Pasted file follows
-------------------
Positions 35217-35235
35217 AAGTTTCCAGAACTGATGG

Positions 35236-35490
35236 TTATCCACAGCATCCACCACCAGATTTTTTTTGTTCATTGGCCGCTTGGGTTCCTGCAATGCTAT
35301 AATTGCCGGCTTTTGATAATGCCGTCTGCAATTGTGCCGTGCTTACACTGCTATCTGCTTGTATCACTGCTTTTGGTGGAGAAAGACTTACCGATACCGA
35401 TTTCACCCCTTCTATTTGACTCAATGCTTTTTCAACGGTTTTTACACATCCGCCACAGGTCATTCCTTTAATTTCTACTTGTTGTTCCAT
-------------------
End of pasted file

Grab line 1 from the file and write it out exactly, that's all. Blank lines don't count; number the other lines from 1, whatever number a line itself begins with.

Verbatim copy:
Positions 35217-35235